Spread between WTI and Brent crude the emerging oil story of 2011.
By Robert Sullivan – Exclusive to Oil Investing News
Despite echoes of 2008 earlier in the year when crude oil prices were surging into triple digits, the story of 2011 for oil so far has turned out to be the price spread that has developed between West Texas Intermediate (WTI) and Brent crude.
Brent ($94.80 per barrel) opened the year at a $3 premium to WTI ($91.60 per barrel), but since then the gap has expanded substantially, hitting a record high of $26.21 per barrel on August 19th.
While both benchmarks hit an upswing beginning in February and peaking in late April that saw WTI at $114.80 per barrel and Brent at $126.90 per barrel, WTI has since retreated under $90 per barrel, where it has sat for the better part of August.
A similar climb-down has not been seen with Brent. Trading at over $112 per barrel as the week opened, Brent is nearly $20 more expensive than it was to begin the year.
Analysts have pointed to a myriad of supply issues that have kept the price of Brent crude high, including the conflict in Libya, ongoing maintenance at installations in the North Sea, and disruptions due to sabotage in Nigeria.
In contrast, a glut of supply in Cushing, Oklahoma – traditional settling point for WTI on the New York Mercantile Exchange (NYMEX) – has dragged the price of WTI back down by almost 30 percent. With nearly 400,000 barrels per day now coming out of the Bakken shale, and an increase in imports of oil from Canada, stocks at Cushing hit a record high of 41.9 million barrels in April. And although a recent inventory report by the US Energy Information Agency (EIA) revealed that stocks at Cushing had dipped to 36 million barrels by the beginning of August, some analysts remained unconvinced that this was indicative of a reversal in the US oversupply.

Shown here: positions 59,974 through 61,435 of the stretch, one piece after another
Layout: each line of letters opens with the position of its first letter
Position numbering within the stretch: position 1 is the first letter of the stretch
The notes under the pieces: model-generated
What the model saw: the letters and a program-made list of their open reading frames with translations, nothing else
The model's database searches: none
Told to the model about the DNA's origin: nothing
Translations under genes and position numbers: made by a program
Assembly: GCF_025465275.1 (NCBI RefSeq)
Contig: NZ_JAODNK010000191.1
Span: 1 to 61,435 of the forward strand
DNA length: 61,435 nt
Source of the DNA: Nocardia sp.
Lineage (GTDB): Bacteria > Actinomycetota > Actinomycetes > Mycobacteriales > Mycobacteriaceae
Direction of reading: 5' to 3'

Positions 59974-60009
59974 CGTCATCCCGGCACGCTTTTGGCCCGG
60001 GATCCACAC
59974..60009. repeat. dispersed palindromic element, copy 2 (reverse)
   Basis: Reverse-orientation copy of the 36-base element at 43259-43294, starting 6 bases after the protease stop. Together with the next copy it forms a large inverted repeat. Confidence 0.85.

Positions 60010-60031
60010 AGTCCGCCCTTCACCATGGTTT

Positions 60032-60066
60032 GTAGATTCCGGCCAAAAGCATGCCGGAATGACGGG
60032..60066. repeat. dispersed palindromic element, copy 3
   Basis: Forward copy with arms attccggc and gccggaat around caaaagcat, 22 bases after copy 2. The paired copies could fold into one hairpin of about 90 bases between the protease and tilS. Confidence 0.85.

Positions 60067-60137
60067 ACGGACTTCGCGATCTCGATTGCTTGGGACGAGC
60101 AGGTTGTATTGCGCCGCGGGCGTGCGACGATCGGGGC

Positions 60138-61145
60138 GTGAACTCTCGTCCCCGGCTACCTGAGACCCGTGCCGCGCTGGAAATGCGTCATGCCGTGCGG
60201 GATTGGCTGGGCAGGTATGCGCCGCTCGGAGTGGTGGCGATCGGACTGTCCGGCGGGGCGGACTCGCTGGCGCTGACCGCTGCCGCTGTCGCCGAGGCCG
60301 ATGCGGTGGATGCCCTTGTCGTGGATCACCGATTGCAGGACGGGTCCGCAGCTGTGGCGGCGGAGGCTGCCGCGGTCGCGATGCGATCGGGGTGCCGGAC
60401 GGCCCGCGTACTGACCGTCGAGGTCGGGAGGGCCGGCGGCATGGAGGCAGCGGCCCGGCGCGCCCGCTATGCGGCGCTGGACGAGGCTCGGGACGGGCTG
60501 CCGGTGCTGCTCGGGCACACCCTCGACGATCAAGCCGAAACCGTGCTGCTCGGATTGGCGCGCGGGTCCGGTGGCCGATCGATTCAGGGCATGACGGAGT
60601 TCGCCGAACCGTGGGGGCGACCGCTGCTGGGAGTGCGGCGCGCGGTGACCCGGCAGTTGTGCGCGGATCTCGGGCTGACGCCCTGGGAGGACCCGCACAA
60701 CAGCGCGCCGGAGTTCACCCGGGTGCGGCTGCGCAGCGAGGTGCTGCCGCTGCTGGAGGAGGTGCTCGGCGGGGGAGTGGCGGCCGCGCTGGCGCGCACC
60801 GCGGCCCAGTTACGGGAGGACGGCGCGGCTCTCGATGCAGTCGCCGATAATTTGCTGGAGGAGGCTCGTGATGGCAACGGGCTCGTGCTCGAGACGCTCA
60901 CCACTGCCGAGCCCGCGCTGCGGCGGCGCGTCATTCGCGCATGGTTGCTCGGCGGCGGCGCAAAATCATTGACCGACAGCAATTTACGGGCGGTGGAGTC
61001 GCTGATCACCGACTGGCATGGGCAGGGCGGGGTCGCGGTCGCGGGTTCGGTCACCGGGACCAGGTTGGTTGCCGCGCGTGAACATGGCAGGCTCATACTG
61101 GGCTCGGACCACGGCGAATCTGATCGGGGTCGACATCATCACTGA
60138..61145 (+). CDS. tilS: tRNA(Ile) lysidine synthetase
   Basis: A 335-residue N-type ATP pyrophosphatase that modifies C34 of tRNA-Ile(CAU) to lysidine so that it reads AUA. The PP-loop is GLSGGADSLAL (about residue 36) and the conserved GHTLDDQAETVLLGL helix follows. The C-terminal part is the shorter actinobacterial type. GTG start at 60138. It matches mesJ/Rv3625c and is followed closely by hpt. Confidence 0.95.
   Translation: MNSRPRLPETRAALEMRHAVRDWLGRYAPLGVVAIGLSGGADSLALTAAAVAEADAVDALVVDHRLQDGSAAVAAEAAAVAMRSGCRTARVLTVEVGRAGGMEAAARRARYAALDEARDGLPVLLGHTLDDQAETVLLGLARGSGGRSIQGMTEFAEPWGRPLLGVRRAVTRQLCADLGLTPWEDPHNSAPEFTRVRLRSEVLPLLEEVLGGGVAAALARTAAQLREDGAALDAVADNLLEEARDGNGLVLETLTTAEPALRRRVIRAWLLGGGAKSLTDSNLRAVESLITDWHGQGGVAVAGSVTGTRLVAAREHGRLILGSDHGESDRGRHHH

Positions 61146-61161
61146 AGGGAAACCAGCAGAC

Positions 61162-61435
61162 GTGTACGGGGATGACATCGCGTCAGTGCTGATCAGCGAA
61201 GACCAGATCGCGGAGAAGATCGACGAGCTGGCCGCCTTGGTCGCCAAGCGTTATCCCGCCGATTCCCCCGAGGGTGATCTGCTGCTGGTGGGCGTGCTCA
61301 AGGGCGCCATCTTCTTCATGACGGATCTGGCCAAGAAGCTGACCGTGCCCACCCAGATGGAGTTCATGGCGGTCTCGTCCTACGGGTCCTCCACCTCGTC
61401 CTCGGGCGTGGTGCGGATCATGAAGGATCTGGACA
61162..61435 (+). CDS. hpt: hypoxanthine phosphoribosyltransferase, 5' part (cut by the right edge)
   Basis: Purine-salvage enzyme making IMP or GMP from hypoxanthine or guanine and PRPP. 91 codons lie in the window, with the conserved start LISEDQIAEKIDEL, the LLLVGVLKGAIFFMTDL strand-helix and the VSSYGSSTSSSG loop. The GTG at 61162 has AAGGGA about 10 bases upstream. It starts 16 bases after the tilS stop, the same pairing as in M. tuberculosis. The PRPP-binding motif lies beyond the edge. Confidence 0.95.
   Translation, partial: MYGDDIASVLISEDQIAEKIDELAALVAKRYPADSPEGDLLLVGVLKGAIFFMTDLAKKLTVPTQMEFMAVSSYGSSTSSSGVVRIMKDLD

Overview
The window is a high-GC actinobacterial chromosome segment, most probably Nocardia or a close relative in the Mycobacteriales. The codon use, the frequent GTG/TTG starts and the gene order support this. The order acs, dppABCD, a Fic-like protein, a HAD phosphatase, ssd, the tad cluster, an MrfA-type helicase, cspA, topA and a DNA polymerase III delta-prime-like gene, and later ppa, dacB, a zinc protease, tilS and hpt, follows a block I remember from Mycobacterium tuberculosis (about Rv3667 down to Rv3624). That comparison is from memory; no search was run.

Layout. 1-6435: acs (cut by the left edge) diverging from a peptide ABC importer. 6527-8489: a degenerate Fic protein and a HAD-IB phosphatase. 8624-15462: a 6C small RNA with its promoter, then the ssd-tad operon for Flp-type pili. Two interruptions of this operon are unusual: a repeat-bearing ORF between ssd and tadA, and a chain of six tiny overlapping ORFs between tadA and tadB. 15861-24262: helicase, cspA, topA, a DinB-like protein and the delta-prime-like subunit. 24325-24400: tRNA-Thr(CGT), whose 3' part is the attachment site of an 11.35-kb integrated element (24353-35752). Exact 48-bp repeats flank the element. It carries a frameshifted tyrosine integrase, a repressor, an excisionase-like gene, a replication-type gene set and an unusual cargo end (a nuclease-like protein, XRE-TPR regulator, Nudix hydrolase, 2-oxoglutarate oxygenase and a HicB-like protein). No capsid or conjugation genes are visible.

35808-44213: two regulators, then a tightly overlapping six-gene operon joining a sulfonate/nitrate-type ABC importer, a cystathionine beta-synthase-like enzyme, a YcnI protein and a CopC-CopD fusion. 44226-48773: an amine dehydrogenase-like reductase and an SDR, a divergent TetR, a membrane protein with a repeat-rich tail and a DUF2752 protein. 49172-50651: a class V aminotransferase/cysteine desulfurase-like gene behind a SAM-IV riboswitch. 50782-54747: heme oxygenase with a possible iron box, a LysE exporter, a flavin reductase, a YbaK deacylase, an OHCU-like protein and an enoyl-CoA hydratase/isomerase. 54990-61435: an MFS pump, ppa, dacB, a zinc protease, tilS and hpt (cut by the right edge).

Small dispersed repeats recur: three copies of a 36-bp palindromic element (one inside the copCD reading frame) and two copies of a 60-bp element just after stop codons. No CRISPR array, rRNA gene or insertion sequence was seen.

“Long-term the US Midcontinent just has a huge problem, and that is too much oil coming in, not enough going out, and not enough demand,” commented oil economist Phil Verleger in a recent interview.
The widening WTI-Brent spread has also sharpened a debate which began in earnest after a 2007 report by Lehman Brothers Inc. on whether WTI is still relevant as a benchmark for the international oil market.
A recent piece by Elliot Gue of Investing Daily argues that the old dynamic of the US driving international oil markets is becoming irrelevant as emerging markets take on a larger role in the global economy.
“You can’t analyze the global oil market by parsing weekly changes in US inventories”, explains Gue. “Rising oil consumption in China, India and other emerging markets continue to tighten the supply-demand balance.”
Gue and others argue that this tight supply-demand balance is better reflected by the Brent benchmark, and believe investors should look to producers with exposure to Brent crude oil.